Unionized feds rally with Hill Democrats

Nancy Pelosi addresses a union rally on Capitol Hill. Sept. 24, 2019. FCW photo by Lia Russell 

House Speaker Nancy Pelosi addresses a union rally on Capitol Hill (Photo credit: Lia Russell)

Unionized federal employees, union leaders and Hill Democrats rallied on Capitol Hill on Sept. 24 in opposition to the Trump administration's workforce policy, including three executive orders currently being disputed in court, the current state of union negotiations that includes rollbacks of telework agreements and a planned merger of the Office of Personnel Management into the General Services Administration.

"This administration is trying to crush our federal workers, brothers and sisters. The executive orders, the federal shutdown, and now political hacks are tearing our union contracts apart," said Richard Trumka, president of the AFL-CIO. "They're trying to impose collective bargaining agreements that aren't collective and weren't bargained for, and sure as hell weren't agreed to."

Members and leaders of the American Federation of Government Employees, the National Treasury Employees Union and the National Association of Letter Carriers were also represented at the rally.

The rally came about a week after the Office of Personnel Management proposed new rules that allow for more oversight of the probationary period for beginning federal workers, give new flexibility for disciplining workers accused of misconduct or persistent poor performance and eliminate the practice of clearing employee records of misconduct complaints or adverse action as a condition of a settlement.

Ty Owens, an IT specialist at the Department of Health and Human Services and president of NTEU Chapter 229, told FCW that many factors that made federal work an attractive option when he started 16 years ago are now under siege.

"When I originally started, the federal job was one that most people would look to and want to get," he said in an interview. "But right now, because of the attacks on federal employees and their retirement [options], it's very hard to recruit young and talented people. As a matter of fact, I would tell my son not to go work for the federal government, under the current situation we find ourselves." He mentioned that as a union official, he's had to file more grievances than in previous years, when unions could sit down with managers to reach a compromise. "There's more bullying going on now, nepotism and intimidation [are] rampant throughout HHS at this time."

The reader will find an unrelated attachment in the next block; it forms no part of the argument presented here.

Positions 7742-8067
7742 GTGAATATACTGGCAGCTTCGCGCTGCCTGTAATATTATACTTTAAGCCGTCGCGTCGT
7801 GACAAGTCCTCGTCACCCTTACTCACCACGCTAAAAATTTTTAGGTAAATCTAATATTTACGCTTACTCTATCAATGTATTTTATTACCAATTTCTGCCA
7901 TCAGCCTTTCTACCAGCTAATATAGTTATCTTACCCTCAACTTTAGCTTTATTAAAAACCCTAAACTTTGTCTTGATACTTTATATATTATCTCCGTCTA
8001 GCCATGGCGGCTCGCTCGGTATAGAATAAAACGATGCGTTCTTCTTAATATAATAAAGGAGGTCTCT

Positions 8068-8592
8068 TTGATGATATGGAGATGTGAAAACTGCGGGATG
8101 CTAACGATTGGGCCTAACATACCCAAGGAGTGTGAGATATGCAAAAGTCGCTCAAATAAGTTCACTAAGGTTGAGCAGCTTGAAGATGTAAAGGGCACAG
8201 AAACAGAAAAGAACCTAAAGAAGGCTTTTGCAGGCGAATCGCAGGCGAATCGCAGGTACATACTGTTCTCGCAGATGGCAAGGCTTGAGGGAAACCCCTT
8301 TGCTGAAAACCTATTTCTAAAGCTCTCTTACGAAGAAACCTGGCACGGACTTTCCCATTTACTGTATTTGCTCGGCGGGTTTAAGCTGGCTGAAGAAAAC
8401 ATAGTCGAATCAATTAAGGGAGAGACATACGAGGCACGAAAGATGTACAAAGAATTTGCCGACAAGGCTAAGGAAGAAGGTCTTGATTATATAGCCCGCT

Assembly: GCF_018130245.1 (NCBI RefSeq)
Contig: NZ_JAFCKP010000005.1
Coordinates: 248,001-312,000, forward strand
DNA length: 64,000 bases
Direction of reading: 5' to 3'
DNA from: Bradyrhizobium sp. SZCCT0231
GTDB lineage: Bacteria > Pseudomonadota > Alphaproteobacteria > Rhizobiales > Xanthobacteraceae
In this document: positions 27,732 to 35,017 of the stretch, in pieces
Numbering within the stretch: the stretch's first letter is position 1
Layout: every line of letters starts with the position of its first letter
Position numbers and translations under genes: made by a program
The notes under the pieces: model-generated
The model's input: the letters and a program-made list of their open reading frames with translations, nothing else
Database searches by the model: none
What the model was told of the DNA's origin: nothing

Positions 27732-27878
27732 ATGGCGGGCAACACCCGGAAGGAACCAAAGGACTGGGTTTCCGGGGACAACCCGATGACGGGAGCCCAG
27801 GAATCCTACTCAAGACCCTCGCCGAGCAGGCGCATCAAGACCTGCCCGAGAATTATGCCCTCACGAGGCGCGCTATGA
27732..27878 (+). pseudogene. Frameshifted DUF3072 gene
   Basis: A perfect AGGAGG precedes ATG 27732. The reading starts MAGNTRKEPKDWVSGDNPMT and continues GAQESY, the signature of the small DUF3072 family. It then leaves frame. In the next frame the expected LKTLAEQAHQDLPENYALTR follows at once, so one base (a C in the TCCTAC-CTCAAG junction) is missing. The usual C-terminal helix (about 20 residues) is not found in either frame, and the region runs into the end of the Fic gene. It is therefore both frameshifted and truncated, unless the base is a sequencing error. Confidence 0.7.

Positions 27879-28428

Greg Grass, an employee at the Substance Abuse and Mental Health Services Administration at HHS and a member of NTEU Chapter 286, said the Trump administration "doesn't care about the rule of law, it doesn't care about previously negotiated agreements, it's just saying it can do whatever it wants and making arbitrary agreements."

Grass added that new workplace rules went into effect last month that mandated him and his coworkers to create entirely new work schedules, barring him from teleworking as he has for the past nine years, and disrupting other workers' childcare and transportation schedules, which meant added living costs. According to Grass, SAMHSA gave them a week to resubmit new schedules and two weeks to comply, without providing rationale for the new changes. "It's an unnecessary hardship for no purpose."

Speaker of the House Nancy Pelosi made an appearance in support, along with other Democratic Party leaders including Sens. Chuck Schumer (D-N.Y.), Chris Van Hollen (D-Md.), Mazie Hirano (D-Hawai'i) and Sherrod Brown (D-Ohio), as well as Reps. Gerry Connolly (D-Va.), Jan Schakowsky (D-Ill.), and Jamie Raskin (D-Md.).

"We must remain vigilant and demand protection and respect for professionalism and nonpartisanship, in the nature of our federal service," said Pelosi. "We respect our public service employees, who are engaged in meeting the needs of the American public."

Correction: This story was corrected to identify Richard Trumka, AFL-CIO president, as a speaker at the rally. The story originally ascribed his remarks to another union official.

About the Author

Lia Russell is a staff writer and associate editor at FCW covering the federal workforce. Before joining FCW, she worked as a freelance labor reporter in San Francisco for outlets such SF Weekly, The American Prospect and The Baffler. Russell graduated with a bachelor's degree from Bard College.

Contact Lia at [email protected] and follow her on Twitter at @LiaOffLeash.


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